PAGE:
Home Runs for Life: Jenna Preston’s Road To Recovery
In a matter of seconds, Jenna Preston of Taylor Ridge, Ill., was transformed from a college student having fun with her friends to being in a battle for her life.
On March 24, Jenna, a student in agriculture and communications and marketing at University of Wisconsin-Platteville, fell down a flight of narrow steps in a house. There were eight stairs. She may not have touched any of them with her head on the way down, but landed in the stairwell on her head.
She was very fortunate to be surrounded by people who understood how serious the injury was. Within minutes she was at a hospital in Platteville and a helicopter was soon transferring her to the University of Wisconsin Hospitals and Clinics in Madison.
In the first call Jenna’s parents, Brian and Kelly, received from the hospital in Platteville, they could hear the helicopter approaching in the background.
“The first doctor we talked to in Platteville basically said, ‘she has a bump on the head’ and he said, ‘I have seen much worse,’’’ Brian said. “We didn’t know what to think.
’’Got to go, they are here,’’ the doctor said of the helicopter.
Jenna was very fortunate. She was taken to a highly regarded academic center, where within hours of the fall she had had part of her skull removed to relieve pressure on the brain. The portion removed during the craniectomy was stored to be replaced later.
The Prestons made a middle-of-the-night trip to Madison.
Life-Threatening Brain Injury
The surgery had gone well but Jenna’s condition was life-threatening. She was in an induced coma. She was on a ventilator. She was paralyzed temporarily on the right side. Jenna’s condition was a shock to her parents.
“The first time we saw the surgeon in Madison he was very straight forward. He said ‘your daughter could die from this injury,’’’ recalled Jenna’s father, Brian. “I know they have to tell you the worst that can happen. He was so blunt.
“He also said that if she survived, a fall like this could take a year to recover from.’’
There were setbacks. The doctors weren’t certain she wouldn’t be permanently paralyzed on her right side. The injury was on the left side of her brain.
“The doctor would ask her to move her toes or legs and he couldn’t see any movement. He would say and write in records he didn’t detect any movement. But if we asked her, she would move,’’ Brian said. “I was telling them, ‘you just aren’t seeing it but she can do it.’’’
Jenna was semi-comatose when the Prestons talked with their son, Jared, about his upcoming wedding. Jenna was going to be a bridesmaid in the wedding.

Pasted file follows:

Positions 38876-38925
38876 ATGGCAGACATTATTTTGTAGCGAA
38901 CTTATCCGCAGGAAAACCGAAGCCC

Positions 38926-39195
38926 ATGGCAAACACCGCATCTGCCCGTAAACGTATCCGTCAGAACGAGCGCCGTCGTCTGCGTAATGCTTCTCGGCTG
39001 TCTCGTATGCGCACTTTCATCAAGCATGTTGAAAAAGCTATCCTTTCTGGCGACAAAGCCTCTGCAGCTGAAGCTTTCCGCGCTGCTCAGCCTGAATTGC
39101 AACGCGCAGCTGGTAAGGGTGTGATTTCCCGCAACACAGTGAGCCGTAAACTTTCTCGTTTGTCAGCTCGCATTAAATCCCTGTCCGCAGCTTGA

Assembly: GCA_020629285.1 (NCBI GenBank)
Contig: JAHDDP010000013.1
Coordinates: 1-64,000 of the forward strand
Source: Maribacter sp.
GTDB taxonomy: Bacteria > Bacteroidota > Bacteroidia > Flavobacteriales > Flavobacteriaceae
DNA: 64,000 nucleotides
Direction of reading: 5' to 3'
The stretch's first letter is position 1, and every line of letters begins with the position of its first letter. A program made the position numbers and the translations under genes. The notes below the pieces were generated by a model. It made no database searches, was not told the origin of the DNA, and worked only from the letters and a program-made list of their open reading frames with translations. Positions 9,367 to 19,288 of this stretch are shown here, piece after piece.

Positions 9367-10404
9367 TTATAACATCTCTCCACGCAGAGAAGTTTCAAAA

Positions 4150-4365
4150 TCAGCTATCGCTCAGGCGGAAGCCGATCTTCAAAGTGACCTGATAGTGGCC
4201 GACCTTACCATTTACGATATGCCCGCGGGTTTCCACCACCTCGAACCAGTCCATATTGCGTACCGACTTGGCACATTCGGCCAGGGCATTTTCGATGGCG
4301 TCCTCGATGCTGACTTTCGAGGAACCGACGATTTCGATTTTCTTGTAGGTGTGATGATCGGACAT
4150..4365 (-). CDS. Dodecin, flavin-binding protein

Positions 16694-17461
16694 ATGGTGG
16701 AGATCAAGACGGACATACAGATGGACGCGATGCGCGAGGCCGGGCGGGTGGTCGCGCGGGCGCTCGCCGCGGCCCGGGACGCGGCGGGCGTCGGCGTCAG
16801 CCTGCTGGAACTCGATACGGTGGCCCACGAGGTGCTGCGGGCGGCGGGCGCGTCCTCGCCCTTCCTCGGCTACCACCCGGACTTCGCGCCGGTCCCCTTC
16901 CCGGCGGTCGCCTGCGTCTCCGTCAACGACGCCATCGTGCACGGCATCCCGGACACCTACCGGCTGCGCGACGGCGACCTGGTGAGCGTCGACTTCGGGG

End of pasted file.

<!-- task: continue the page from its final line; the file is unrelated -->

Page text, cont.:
'“You know that Jenna may have to be in a wheel chair. She may not be able to walk down the aisle.’’’ Brian said, recalling the conversation.
The story was about to change and the recovery was about to begin.
“She said, ‘No!’’’
No to paralysis, no to a year of recovery, no to not being able to communicate, no to not being able to fully participate in her brother’s wedding, no to not being able to return to the college and her friends. No to it all.
And a big ‘yes’ to recovery.
Attitude was one of the things Jenna had going for her. She wanted her life back.
A LIFT Toward Recovery
Every weekday from 9 a.m.-3:30 p.m. Jenna participates in the LIFT (Learning Independence for Tomorrow) Program at Genesis Physical Therapy, Devils Glen, Bettendorf. The program is the only program of its kind in the region to offer such a comprehensive list of clinical services on an outpatient basis.
These days, Jenna works most often with speech therapist and program manager Lori Dryg. Jenna also has worked with a therapeutic recreation specialist, physical therapist and occupational therapist. The team concept is one of the unique aspects of the program.
Jenna is regaining her speech and writing skills, she regained her mobility and is able to exercise. She was also able to have her follow-up surgery locally from Quad Cities neurosurgeon Srinivasan S. Purighalla, MD. The Prestons wanted the follow-up surgery to be done locally and discovered that the portion of the skull removed from Jenna could not be legally transported out of state.
Purighalla instead used a mesh screen made of titanium and molded it to Jenna’s skull in a surgery in Rock Island.
Jenna now has little goals and major goals. Two of major goals are driving again – she already has clearance, except from her parents – and returning to Wisconsin-Platteville for her senior year this fall. She is a senior studying agricultural business with an emphasis on communications and marketing and a minor in dairy science.
Attitude Makes Difference
Lori Dryg said she is working with Jenna and communicating with the university to prepare for a fall return to Platteville. One of the roles of the LIFT program is to assist clients to transition back to their lives and routine.
“I love Platteville. I love the programs I’m in. There is no way I’m not going back there,’’ Jenna said.
“Anyone who doubts her doesn’t know her,’’ Brian Preston said.
In some ways, out of near-tragedy, good has come. The Prestons pray more and are more appreciative of life.
“Everyone told us we wouldn’t be at this point today. But Jenna is young, she has attitude and that is how she has come back,’’ Brian said. “We feel blessed. LIFT has done wonders for Jenna.’’
That attitude has made a difference in Jenna’s recovery, according to Dryg.
“She has come so far. Her biggest attribute toward her recovery has been attitude. She will do anything we ask,’’ Dryg said.
“Even the math,’’ Jenna added.
“…And the math,’’ Lori laughed.
The Quad Cities River Bandits will recognize Jenna's recovery on July 7 as part of the Home Runs for Life promotion.
For more information about the Genesis LIFT program and its benefits call Genesis Physical Therapy and Wellness at (563) 421-3460 or go to www.genesishealth.com/rehabilitation.